Don't be crass. Spaceships are expensive. If you've managed to kill the crew, then you'll want to board the ship and claim it for yourself.

The crass is always greener on the other side.

Noclevername
2007-Jul-03, 06:25 PM
Don't be crass. Spaceships are expensive. If you've managed to kill the crew, then you'll want to board the ship and claim it for yourself.

With something the size of the DS, the Rebels could never be sure they got the whole crew, so rather than waste lives in room-to-room fighting, they took it out of the conflict entirely. A sound tactical decision, as it forced the Empire to divert resources into rebuilding. Also, the Rebs might not have had enough trained personnel to man the thing.

If they had captured the DS, the Empire might have recaptured it ; then they'd have the Death Star and all the Rebel personnel on board. Bad scenario.

m1omg
2007-Jul-03, 09:57 PM
Why salted? Salted bombs do not have any more explosive power than thermonuclear, just more radioactive debris, which is the opposite of what you'd want near a planet.

And enough energy to totally vaporize the Death Star would also do far more damage to any nearby planet than any mere orbital debris.


That's true of any manned space vessel. Explosions are just for the viewers at home!



I would say, navigate it into someone else's Sun. Or better yet, into a black hole.

Ok I did not mean it that way.
I mean, just evaporate the DANGEROUS DEBRIS with the H bombs.
Cobalt and neutron bombs will flood that ship with deadly radiation while leaving that ship relatively undamaged.
Then hijack it and hurl into the local sun (and flee from it ofc) to ensure no repair.

m1omg
2007-Jul-03, 09:59 PM
Don't be crass. Spaceships are expensive. If you've managed to kill the crew, then you'll want to board the ship and claim it for yourself.

No.I will not copy evil.
DS is a hated monster for rebel.
And I will not pilot a ship that was used to kill 10 billion innocent eople.
Have some human morale man.
HURL IT INTO SUN!

m1omg
2007-Jul-03, 10:02 PM
With something the size of the DS, the Rebels could never be sure they got the whole crew, so rather than waste lives in room-to-room fighting, they took it out of the conflict entirely. A sound tactical decision, as it forced the Empire to divert resources into rebuilding. Also, the Rebs might not have had enough trained personnel to man the thing.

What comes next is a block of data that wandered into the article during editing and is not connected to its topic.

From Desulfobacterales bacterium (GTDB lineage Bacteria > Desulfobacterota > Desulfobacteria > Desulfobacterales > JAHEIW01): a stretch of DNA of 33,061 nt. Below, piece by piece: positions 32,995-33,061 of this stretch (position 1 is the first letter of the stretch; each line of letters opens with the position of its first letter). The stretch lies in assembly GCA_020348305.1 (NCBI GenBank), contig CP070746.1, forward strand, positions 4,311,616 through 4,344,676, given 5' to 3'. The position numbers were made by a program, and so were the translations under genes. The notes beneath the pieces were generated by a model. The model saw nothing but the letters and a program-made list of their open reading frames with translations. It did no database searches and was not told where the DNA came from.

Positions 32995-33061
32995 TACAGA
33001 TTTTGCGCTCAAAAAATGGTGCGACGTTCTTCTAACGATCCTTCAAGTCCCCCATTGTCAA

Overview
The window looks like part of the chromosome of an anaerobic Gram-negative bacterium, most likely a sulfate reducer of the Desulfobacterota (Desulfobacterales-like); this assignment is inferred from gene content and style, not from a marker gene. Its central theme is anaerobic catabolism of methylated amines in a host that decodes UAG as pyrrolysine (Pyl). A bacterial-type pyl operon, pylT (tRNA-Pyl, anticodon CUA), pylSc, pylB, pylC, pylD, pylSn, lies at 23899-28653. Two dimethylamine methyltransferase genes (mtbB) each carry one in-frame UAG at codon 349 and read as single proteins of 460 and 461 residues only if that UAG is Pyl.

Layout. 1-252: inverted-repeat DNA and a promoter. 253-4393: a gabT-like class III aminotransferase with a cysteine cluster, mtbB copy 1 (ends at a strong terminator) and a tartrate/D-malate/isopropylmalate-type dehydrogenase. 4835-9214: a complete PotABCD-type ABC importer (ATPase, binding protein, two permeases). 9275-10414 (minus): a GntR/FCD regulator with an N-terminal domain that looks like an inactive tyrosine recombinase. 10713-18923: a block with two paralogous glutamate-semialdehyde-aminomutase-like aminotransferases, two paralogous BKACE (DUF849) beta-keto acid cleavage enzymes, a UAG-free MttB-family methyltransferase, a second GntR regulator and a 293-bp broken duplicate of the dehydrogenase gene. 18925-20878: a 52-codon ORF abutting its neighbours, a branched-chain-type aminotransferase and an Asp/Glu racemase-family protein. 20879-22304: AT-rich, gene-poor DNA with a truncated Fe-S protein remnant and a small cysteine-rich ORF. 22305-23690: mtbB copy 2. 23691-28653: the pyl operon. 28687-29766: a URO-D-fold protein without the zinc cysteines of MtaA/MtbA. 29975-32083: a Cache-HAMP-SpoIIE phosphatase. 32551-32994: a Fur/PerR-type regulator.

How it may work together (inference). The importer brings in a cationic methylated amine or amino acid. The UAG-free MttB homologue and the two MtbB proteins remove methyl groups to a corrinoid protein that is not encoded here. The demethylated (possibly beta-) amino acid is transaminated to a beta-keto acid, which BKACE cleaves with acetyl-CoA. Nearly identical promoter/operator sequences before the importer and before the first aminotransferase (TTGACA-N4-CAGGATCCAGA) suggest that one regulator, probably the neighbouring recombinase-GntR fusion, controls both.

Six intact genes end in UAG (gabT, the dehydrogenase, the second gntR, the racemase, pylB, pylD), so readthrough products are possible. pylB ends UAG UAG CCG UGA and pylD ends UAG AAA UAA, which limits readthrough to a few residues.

If they had captured the DS, the Empire might have recaptured it ; then they'd have the Death Star and all the Rebel personnel on board. Bad scenario.

I agree.

Noclevername
2007-Jul-03, 10:08 PM
No.I will not copy evil.
DS is a hated monster for rebel.
And I will not pilot a ship that was used to kill 10 billion innocent eople.
Have some human morale man.
HURL IT INTO SUN!


It's an object, nothing more. That it was used badly means nothing. It's a thing. The people who used it for murder are evil and monsters. An inanimate object is not.

Disinfo Agent
2007-Jul-03, 10:13 PM
In the Star Wars universe, where animate beings can embody Pure Good or Pure Evil, you never know. :D

But I hadn't realised you guys were talking about SW only. We already know how that story ends.

Noclevername
2007-Jul-03, 10:14 PM
In the Star Wars universe, where people can embody Pure Good or Pure Evil, you never know. :D

Right, I forgot about Yoda's "haunted" cave.



But I hadn't realised you guys were talking about SW only. We already know how that story ends.

Just using it as an example of unrealistic space warfare.

m1omg
2007-Jul-03, 11:34 PM
It's an object, nothing more. That it was used badly means nothing. It's a thing. The people who used it for murder are evil and monsters. An inanimate object is not.

Oh, ok, but It just sounded to me to be like making a bakery from Autzwitz death camp.

Noclevername
2007-Jul-03, 11:40 PM
Oh, ok, but It just sounded to me to be like making a bakery from Autzwitz death camp.


Nope. It's a weapon. No different from the X-Wing fighters used by the Rebels; one could point them at legitimate enemies, or at innocent civilians. Either way, blame the pilot, not the ship.

Noclevername
2007-Jul-04, 01:29 AM
Oh, ok, but It just sounded to me to be like making a bakery from Autzwitz death camp.

Let's put it this way, if the Allies in World War two captured Peenemunde intact with all its rockets before the war's end, wouldn't they have used them against the Nazis instead of saying, "They bombed London, rockets are evil, destroy them all!"

ADDED: And in fact the Allied powers went ahead and hired the scientists who worked there after the war. Which is how we got to the Moon, and so forth.

Second edit: Who knows, giant superlasers could also somehow be adapted for peaceful purposes after Star Wars.

Noclevername
2007-Jul-04, 04:31 AM
A realistic deep-space battle might involve hundreds or thousands of stealthed semi-autonomous drones, some spread out over a vast region of space in multiple concentric defensive shells, and the offensive mobile weapons spread even further.

agoetz
2007-Jul-04, 04:35 AM
Second edit: Who knows, giant superlasers could also somehow be adapted for peaceful purposes after Star Wars.


I believe in post-Return of the Jedi Imperial proganda, the Death Star was classified as an industrial mining platform, that the Rebels (boo, hiss) had taken and were threatening to use on inhabited planets (oh the horror!) when the Emporer sacrificed himself to destroy it (oh, that great man, he will be missed).

Or some such load of garbage.

As for weapons being a danger after the battle, the best exmaple I can think of is the space battles from (I think it was) a series by Elizabeth Moon (Winning Colours, first book? been a while). The ships had tactical FTL, so they jumped around the battle field a lot, and the tactical department was always working over time to track every single weapon fired by all players so that they wouldn't jump into their own fire.

Noclevername
2007-Jul-05, 08:28 PM
Most TV and film portrayals of "space battles" are, IMO, not meant to be realistic, they're meant to invoke a response in the viewer. And using familiar imagery is a way to do so.

Of course, most of the time it's due to ignorant writers and directors, and not intentionally meant to do anything but "look cool." But so be it. ;)